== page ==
Originally Posted by cel4145
I've had a chance to think about this some more, and this method will never work well with the reasoning you are using (I'm ignoring everyone else's objections at the moment) unless someone has all identical speakers in a 5.1 or 7.1 setup.
Most people have front L/R speakers that are lower in frequency response than the rest of the speakers in their setup. So by setting the sub crossover to match the roll off of the front speakers, the sub is no longer producing frequencies above that. Thus, every other speaker in the surround setup will have a dip or hole in frequency response between say the -3db roll off of the front L/R and what the other speakers' -3db roll off is. For most people, that would be very undesirable in comparison to simply using the internal bass management of the receiver.
Right, but you haven't thought it through entirely. There are 2 ways to try and accomplish what commsysman is recommending. And there are issues involved with both methods.
#1.) If the subwoofer is to be connected conventionally to an AVR's sub pre-out, in order to send a full-range (LARGE) signal to the front channels as well as route front channel bass to the subwoofer, then a 'double-bass' setting (LFE+Main, LFE+, Plus, Double Bass, etc.) must
be used. Some AVRs allow one to still select a low-pass cutoff frequency for the front channel info which is duplicated at the subwoofer when this setting is used. With other AVRs it is a bit of a mystery as to what front channel frequencies are routed in duplicate to the subwoofer. At any rate, this is the only way to do what commsysman recommends while still using the AVR's sub pre-out.
And, yes, when using this setting ('double bass'), and adjusting the subwoofer's own low-pass filter to the front speakers' roll-off, you risk truncating and completely dropping the rerouted bass from any channels to which a crossover is being applied, somewhere between the subwoofer's low-pass setting and the crossover that is being applied to those other channels. But, more importantly, you will also truncate the LFE channel, which contains info up to 120Hz, at the subwoofer's low-pass setting. So, for example, suppose you were applying an 80Hz crossover to the center and surround channels while leaving the front channels running full-range with a 'double bass' setting. And suppose the low-pass value that was required at the subwoofer was 60Hz. In this case, all the rerouted bass between the sub's 60Hz low-pass setting and the 80Hz crossover setting from those channels to which an 80Hz crossover is being applied would be completely dropped and lost. And, everything in the LFE channel between the sub's 60Hz low-pass setting and 120Hz would also be completely dropped and lost. This is an entire octave of LFE info.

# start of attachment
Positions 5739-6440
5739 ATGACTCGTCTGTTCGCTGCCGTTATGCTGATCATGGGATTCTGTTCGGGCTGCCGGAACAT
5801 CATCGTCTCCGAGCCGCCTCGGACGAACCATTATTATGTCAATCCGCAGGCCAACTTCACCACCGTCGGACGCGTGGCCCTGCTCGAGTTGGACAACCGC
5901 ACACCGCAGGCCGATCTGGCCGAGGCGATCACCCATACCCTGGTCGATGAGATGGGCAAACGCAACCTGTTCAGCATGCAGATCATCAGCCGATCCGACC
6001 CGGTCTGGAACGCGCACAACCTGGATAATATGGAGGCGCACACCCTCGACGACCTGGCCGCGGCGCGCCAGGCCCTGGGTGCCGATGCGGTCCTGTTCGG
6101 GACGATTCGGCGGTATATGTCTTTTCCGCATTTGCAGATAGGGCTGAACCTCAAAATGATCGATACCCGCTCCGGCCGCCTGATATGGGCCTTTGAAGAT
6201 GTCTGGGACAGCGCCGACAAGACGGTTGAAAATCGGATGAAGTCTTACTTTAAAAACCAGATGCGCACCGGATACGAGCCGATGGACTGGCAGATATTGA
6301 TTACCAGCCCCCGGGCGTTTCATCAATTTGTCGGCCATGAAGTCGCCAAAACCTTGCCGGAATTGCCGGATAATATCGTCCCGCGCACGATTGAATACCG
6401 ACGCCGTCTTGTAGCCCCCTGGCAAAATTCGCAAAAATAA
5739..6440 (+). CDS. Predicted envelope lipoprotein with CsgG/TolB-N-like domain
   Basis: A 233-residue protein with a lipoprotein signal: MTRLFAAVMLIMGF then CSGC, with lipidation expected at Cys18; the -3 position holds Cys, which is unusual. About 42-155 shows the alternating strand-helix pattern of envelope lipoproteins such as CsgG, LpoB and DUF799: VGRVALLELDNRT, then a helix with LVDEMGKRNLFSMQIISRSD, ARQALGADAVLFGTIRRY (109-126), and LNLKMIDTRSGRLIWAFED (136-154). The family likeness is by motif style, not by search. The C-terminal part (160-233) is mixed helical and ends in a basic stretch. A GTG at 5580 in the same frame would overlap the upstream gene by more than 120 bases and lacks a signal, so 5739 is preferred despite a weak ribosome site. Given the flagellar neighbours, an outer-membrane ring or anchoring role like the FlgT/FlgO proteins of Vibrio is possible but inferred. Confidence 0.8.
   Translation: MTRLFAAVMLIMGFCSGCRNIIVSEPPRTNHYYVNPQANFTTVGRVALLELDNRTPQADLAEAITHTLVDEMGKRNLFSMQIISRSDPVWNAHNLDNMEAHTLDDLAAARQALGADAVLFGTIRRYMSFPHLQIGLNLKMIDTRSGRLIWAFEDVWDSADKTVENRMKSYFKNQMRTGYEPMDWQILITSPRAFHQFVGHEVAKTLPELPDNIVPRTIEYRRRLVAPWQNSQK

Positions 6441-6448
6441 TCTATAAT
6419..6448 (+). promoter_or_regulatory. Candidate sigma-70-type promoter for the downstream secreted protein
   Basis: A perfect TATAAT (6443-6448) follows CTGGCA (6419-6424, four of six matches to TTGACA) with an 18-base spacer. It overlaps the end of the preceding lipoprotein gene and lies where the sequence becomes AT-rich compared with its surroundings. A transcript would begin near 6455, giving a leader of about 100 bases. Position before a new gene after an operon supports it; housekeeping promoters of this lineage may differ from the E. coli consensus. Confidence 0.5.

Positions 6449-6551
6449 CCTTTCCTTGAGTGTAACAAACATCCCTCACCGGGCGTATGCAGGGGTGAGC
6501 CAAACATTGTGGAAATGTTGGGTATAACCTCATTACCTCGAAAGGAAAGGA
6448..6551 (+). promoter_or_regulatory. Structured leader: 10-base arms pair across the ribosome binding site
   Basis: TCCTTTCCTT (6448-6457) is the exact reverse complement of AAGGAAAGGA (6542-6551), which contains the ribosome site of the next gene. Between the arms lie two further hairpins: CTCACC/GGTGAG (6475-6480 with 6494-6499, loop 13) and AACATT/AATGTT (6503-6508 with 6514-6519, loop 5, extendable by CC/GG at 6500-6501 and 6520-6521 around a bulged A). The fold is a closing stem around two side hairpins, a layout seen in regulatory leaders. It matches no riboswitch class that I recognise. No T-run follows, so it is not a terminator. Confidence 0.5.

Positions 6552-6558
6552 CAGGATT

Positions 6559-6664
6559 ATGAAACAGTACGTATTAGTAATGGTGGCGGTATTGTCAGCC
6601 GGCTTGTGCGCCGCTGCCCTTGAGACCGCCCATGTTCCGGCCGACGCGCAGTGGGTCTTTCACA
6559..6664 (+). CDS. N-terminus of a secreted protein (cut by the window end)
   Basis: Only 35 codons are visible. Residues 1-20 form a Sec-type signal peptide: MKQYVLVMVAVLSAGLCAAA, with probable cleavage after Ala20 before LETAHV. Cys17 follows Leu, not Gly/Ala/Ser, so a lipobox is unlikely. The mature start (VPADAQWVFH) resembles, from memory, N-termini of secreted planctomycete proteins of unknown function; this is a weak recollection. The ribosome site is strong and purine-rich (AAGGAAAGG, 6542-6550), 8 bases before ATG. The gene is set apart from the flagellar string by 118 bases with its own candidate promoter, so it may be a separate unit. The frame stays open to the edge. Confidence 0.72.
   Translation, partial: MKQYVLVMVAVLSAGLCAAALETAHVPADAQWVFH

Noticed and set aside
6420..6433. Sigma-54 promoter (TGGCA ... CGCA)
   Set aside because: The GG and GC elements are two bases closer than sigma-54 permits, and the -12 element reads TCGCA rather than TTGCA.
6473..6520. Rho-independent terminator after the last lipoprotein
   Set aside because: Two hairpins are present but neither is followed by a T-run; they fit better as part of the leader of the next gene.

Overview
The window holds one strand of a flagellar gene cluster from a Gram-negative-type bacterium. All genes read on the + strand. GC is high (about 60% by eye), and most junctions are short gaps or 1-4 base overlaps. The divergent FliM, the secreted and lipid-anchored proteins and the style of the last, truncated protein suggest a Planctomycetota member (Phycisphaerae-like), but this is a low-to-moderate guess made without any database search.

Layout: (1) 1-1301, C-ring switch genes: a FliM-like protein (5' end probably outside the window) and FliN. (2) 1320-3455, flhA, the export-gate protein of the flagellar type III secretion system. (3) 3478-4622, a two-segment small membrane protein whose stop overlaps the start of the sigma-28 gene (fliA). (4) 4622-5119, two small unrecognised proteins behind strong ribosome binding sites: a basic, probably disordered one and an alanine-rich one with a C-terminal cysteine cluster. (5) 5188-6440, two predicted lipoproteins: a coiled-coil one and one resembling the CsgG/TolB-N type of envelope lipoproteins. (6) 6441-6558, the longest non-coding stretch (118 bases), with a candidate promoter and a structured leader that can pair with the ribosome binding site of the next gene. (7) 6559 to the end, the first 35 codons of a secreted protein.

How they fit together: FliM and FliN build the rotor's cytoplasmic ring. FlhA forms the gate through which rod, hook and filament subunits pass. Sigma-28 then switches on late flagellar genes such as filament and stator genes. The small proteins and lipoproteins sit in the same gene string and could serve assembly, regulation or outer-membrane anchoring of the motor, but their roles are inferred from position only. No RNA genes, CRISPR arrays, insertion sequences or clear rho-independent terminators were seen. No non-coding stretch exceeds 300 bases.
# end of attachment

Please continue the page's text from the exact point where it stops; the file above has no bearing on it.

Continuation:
#2.) The other, and probably better, way to accomplish the setup commsysman describes would be to connect the sub to the AVR's front channels, not to the AVR's sub pre-out, and configuring the AVR as having NO SUB connected. This could be accomplished by either connecting the AVR's front channel pre-outs (if present) to the sub's L/R pre-ins or via a speaker-level connection from the AVR's front channel speaker outputs to the sub's speaker-level inputs (provided the sub has them). Then the AVR would be configured as having NO SUB connected. The subwoofer's low-pass filter would still be adjusted to the front speakers' roll-off. This NO SUB setting would reroute the LFE channel and any bass from those channels to which a crossover was being applied into the front channels. The mix of front channel bass, the LFE channel info, and the rerouted bass from those channels to which a crossover was being applied would then be spread across the front speakers and subwoofer according to the front speaker's low-end capability and the sub's low-pass setting. None of the LFE channel and none of the bass from those channels to which a crossover was being applied would be truncated and lost with this sort of setup. What this sort of NO SUB configuration does do, however, is that in addition to the front channel bass that is already being sent there, it routes the full brunt of the LFE channel into the front channels along with any bass from those channels to which a crossover is being applied. Depending upon the front speakers' capabilities and fortitude, this can be problematic.
Ultimately, though, there is really no reason not to use the bass management capabilities provided by an AVR. In doing so, there are multiple benefits to be had at the speakers, at the AVR's amplifiers, and at the subwoofer itself.